Latest update: July 15th, 2013
Sometimes, the most daring thing a scholar or an organization can do is mention the obvious. That is a lesson that Indiana University’s Professor Alvin H. Rosenfeld and the American Jewish Committee have recently learned to their sorrow.
Rosenfeld is the author of a 30-page study titled “‘Progressive’ Jewish Thought and the New Anti-Semitism,” which was published in December by AJCommittee. In it Rosenfeld, briefly surveys the international rise of anti-Semitism and then goes on to touch on the various excesses of intellectual anti-Zionists with an emphasis on those leftist Jews who are important elements in the massive contemporary assault on Israel.
Rosenfeld’s conclusion is that those Jewish writers and thinkers who have aided the assault on Israel’s legitimacy and its right to exist cannot pretend that their stand is unrelated to the wave of violent Jew-hatred, which is itself largely focused on the delegitimization of Israel and Jewish self-defense.
He rightly asserts that anti-Zionist Jewish authors such as British historian Jacqueline Rose, New York University’s Tony Judt and Pulitzer-Prize winning playwright Tony Kushner have been carrying the intellectual water for a weird coalition of the far-left, the far-right, and the Arab and Islamic propagandists.
Rosenfeld is careful to specify that questioning policies of Israeli governments is not the same as being anti-Israel, let alone anti-Semitic. But he has the bad manners to point out that those who aggressively question Israel’s right to have any government or to defend itself against those who seek to destroy it are, at best, unwitting allies of a growing anti-Jewish movement.
That movement’s end goal is – whether these so-called progressives want to admit it or not – the extinction of the world’s only Jewish state, an event that would obviously entail the mass slaughter of Jews.
For this, Rosenfeld and his sponsors at AJCommittee have been treated to the sort of public tar and feathering that is usually reserved only for the troglodyte denizens of the far right.
In a New York Times feature on the controversy (accompanied by a posed photo in which Rosenfeld is shown looking like a Kafka-esque prosecutor pictured from above in an oddly sinister light), Boston University scholar Alan Wolfe wondered if AJCommittee were not itself fostering “anti-Jewishness” by its criticism of liberals.
In an editorial, the Forward huffed that Rosenfeld’s essay is “a shocking tissue of slander” that attacked all liberals.
Scholar Stanley Kutler wrote in The Boston Globe that Rosenfeld was merely trying to smear liberal critics of the Iraq war and those who thought America’s strong support of Israel during the recent war with Hizbullah as an “embarrassment.”
The New Republic’s John B. Judis accused Rosenfeld, not to mention the entire pro-Israel movement, of being hypocrites because they won’t admit to having a “dual loyalty” toward Israel that the Jewish state’s foes accuse them of having.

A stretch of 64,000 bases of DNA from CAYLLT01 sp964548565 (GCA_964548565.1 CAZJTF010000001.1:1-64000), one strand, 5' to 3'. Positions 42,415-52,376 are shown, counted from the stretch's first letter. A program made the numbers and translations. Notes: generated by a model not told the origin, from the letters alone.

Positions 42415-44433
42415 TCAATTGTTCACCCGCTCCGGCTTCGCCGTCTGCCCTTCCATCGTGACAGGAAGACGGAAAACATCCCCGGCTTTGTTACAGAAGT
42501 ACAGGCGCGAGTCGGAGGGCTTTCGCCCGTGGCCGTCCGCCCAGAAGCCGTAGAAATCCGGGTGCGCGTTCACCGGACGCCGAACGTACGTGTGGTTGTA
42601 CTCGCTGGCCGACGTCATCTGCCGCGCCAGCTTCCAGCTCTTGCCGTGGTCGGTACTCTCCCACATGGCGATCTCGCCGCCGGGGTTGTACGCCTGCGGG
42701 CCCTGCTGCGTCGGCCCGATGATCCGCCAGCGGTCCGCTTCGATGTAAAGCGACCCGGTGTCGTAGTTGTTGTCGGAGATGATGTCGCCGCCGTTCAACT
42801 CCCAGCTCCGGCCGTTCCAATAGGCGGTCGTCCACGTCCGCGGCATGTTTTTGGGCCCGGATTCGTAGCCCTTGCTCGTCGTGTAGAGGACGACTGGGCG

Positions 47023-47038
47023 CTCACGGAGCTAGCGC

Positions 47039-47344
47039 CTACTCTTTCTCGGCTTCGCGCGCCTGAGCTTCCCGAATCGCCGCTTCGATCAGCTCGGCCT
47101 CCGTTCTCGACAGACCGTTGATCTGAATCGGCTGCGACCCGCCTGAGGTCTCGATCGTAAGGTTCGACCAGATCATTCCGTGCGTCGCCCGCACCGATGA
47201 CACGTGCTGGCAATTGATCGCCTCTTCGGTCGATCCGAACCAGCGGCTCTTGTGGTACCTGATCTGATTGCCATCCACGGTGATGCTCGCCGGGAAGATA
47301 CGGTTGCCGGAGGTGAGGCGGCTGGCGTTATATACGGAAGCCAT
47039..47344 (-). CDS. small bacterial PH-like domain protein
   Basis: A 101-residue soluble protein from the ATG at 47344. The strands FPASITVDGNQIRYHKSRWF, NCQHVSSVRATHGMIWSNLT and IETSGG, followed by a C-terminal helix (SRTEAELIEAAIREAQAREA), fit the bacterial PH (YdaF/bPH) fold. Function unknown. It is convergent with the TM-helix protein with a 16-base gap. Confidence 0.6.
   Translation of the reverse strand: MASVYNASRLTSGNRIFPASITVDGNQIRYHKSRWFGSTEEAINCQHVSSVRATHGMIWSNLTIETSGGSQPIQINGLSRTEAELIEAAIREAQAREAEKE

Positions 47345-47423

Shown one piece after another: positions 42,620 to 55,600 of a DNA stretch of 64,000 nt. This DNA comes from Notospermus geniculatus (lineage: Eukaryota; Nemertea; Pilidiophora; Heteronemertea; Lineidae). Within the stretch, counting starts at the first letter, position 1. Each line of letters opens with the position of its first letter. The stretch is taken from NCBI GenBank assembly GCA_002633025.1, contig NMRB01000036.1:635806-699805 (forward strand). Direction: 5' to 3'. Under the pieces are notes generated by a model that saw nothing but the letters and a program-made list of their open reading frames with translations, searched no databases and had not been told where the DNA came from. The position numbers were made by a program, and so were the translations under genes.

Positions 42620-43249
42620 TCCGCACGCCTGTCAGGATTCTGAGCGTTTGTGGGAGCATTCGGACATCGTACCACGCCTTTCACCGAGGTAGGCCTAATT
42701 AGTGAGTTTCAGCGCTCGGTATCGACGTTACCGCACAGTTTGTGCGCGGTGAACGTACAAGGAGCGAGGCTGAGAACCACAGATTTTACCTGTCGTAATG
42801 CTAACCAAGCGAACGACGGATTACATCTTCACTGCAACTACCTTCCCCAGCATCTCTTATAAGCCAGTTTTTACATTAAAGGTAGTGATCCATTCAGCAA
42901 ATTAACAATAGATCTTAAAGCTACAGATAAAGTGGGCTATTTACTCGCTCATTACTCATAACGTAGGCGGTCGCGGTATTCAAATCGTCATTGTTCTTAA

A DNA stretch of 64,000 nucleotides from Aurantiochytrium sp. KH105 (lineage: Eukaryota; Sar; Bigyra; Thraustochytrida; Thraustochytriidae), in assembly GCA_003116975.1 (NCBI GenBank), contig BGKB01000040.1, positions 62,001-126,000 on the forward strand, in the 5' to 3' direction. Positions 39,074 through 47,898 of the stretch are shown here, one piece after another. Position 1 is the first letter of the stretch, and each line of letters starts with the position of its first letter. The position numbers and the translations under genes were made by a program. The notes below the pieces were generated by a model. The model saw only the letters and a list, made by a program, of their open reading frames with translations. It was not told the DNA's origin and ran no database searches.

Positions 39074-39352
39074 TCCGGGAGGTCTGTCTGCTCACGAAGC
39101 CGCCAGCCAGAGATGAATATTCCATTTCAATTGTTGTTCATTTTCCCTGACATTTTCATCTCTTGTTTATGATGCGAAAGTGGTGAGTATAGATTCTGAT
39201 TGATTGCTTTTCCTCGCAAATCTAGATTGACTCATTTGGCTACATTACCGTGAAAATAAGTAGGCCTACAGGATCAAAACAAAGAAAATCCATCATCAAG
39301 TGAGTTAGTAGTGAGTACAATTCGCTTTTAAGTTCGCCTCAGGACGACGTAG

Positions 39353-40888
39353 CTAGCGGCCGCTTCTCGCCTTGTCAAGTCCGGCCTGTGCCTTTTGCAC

And author and Columbia University journalism professor Samuel Freedman accused Rosenfeld in The Jerusalem Post of using innuendo in accusing leftists of complicity with anti-Semitism. Even worse, in his view, is that by singling out these anti-Zionists, Rosenfeld has made martyrs out of them.
This is a consistent theme in much of the criticism of the piece, which largely centers on the notion that what the American Jewish Committee has engaged in is an attempt to censor critics of Israel and to suppress debate about its policies.
Like Stephen Walt and John Mearsheimer, the authors of “The Lobby,” the widely criticized attack on American supporters of Israel, those in Rosenfeld’s cross-hairs, think they are victims of a witch hunt. AJCommittee, a bastion of American liberalism for a century (which was bizarrely labeled a “conservative” group in the Times piece), has been forced to defend its credentials as a defender of freedom of thought.
But they have not indicted all “liberals” or “progressive” as anti-Semites as has been alleged. Nor is the Rosenfeld’s piece a slam on mainstream liberals or the Democratic Party, the vast majority of whose members are supporters of Israel. Nor do they intend to silence Jewish dissidents, something that, given the access to mainstream media bully pulpits that these leftists possess, would be impossible anyway.
To the contrary, in recent years, it is the supporters of Israel who are becoming pariahs in intellectual circles, not its critics. For all the talk of “martyrdom” on the part of people like Tony Judt, the fact is they have not suffered one bit for pot shots at Israel or their sneers at those who stand up for Zion.Jonathan S. Tobin
About the Author: Jonathan S. Tobin is senior online editor of Commentary magazine and chief political blogger at www.commentarymagazine.com. He can be reached via e-mail at email@example.com.
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